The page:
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The Democratic Party without the party

November 14th, 2008

I’ve never made a political contribution in my life. (True, I did manage David Tyberg’s ill-fated race for class president in 11th grade and I also masterminded the KEG Party’s joke campaign for SGA president at the University of Maryland.) But the reality is my involvement with politics is pretty much non-existent.

Which is why it was really strange when Mark Warner’s campaign for Senate thought I was a donor named “Nick.” I have no idea how my e-mail address got into Warner’s database. This wasn’t for press alerts either; these were straight-on announcements for donors.

I suppose I shouldn’t be surprised by the mix-up. In the mid-1990s, then-Speaker of the House Newt Gingrich sent my grandfather a signed gavel “in personal appreciation of your support.” Grandpa was, at the time, a life-long Democrat who had never supported a Republican candidate, let alone vote in Gingrich’s home state of Georgia.

Fast forward more than a decade, and here I am, a registered Independent in the state of Maryland, getting e-mails from Warner, a candidate I could not vote for even if I wanted to. At first I thought they were junk e-mails, sort of a localized version of that “I am the Prince of Nigeria” scam. But all the links checked out. These were official campaign e-mails.

I deleted them every few days and didn’t give them much thought. Then, about a week before the election, I got a Warner e-mail inviting me to the victory party in McLean. I might not know much about Warner but I do know that I like a good party. Besides, things looked good for Warner—up about a bazillion points in the polls, nearly universally loved throughout the Com-monwealth. Even more, I sensed Democrats would have a pretty huge election night throughout America. I’d watched election night coverage for years. Those celebrations looked like fun. I could DVR Jon Stewart—I wanted to party.

I got the approval from the News & Messenger editors. We didn’t have any reporters as-signed to cover that party, so I could call in some quotes and have a good time. (I even got my name on the media list so I’d be legit, not some migrant who crossed state lines for a can-didate I couldn’t support). Turns out I didn’t need to: This thing was open to the public. Anyone could come in off the street, eat a free dinner and watch the returns, peppered with speeches from Warner, Gov. Tim Kaine, Sen. Jim Webb and others.

Everyone I spoke with—European spectators, campaign workers and Democrats of all ages—had a blast that night. The celebration was billed for Warner, but Obama was really the star.

But, for people who couldn’t care less if a county in Florida went from red to blue (indeed, the room erupted into cheers at that moment), it wasn’t much of a party. In fact, it wasn’t a party at all.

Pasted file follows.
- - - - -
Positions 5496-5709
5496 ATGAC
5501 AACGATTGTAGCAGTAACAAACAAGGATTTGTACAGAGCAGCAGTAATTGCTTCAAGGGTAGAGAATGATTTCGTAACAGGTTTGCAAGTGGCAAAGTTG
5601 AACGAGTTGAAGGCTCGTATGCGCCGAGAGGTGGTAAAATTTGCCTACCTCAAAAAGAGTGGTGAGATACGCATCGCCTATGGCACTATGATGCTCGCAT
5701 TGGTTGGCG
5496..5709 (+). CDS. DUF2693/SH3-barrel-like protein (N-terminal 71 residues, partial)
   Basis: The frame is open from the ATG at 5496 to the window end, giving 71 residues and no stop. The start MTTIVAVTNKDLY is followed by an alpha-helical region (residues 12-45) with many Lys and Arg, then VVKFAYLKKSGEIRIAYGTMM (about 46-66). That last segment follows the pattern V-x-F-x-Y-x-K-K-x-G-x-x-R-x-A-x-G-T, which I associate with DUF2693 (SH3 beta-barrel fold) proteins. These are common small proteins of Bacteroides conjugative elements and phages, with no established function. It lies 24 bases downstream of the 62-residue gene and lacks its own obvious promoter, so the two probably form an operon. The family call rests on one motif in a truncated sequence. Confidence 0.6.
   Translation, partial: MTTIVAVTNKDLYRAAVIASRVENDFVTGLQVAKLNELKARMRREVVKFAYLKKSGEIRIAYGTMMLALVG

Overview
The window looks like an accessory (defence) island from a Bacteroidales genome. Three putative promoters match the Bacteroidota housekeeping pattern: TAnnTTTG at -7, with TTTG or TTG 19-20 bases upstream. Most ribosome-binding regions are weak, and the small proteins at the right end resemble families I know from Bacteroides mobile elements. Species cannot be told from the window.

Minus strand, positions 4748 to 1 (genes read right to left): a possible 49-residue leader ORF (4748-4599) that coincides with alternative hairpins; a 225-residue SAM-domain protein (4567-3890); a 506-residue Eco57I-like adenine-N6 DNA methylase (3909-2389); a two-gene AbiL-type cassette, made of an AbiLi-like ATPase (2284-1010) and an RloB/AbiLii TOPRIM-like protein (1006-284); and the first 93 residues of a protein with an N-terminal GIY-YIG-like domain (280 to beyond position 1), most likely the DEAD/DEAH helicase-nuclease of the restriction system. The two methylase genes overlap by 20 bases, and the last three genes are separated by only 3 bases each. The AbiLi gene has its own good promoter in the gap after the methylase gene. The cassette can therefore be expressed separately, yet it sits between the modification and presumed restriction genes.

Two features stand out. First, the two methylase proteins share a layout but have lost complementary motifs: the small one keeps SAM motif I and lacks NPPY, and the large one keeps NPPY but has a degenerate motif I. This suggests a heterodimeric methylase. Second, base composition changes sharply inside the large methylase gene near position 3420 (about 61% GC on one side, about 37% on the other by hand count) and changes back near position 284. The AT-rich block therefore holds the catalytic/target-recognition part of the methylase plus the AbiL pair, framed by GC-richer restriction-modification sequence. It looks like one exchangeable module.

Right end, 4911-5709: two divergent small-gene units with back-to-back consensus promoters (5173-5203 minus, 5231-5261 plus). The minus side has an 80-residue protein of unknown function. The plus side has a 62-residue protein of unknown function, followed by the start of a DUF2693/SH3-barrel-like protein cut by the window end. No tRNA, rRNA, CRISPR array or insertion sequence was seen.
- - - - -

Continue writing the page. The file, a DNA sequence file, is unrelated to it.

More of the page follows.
I should’ve tampered my expectations. I was ready for a room full of young, attractive campaign workers, willing and eager to give their phone number to a reporter or his wingman. I was ready for free-flowing booze, even some dancing. I remembered Al Gore partying the night away after he conceded in 2000. There would be no concessions this time around: Election night was supposed to be Christmas, New Years and Thanksgiving all rolled together for these people.

But $7 Miller Lites is not a celebration. In fact, it’s downright oppressive. (I asked the bartender for a glass of water and was directed toward the water fountain). No one else seemed to mind, they were too focused screaming at the television. (Plus, there weren’t too many in the “under 30” demographic either)

I guess I shouldn’t be surprised. In 2004 I hosted a “Choose or Booze” party for my grad school friends. One, who had volunteered for the Kerry campaign, left after 20 minutes because we “weren’t taking it seriously enough.” Lesson learned: hyper-partisans aren’t interested in having a good time until it’s all over.

Still, I’m glad I went with the Democrats rather than sit Shiva with the Republicans. Everyone was upbeat, willing to talk and share their stories. For them, there were more important things at stake than over-priced beer and bad hummus.

For me, lesson learned: Don’t go to these things expecting anything that resembles a party. Instead, it’s more like a rock concert for nerds.

People get there early, rush the stage and wait for excruciating intervals between political speakers. The real parties, it seemed, were away from the cushy Tysons Corner hotels, in and around the bars and streets of Washington, D.C.

In other words, nothing I didn’t already know.

Staff writer Josh Eiserike can be reached at 703-878-8072.

2 comments to “The Democratic Party without the party”

  1. “Instead, it’s more like a rock concert for nerds.”

    So you’re saying it was the same crowd as the coming TMBG show?


  2. Pretty much, only way older and generally less attractive (if you can believe it).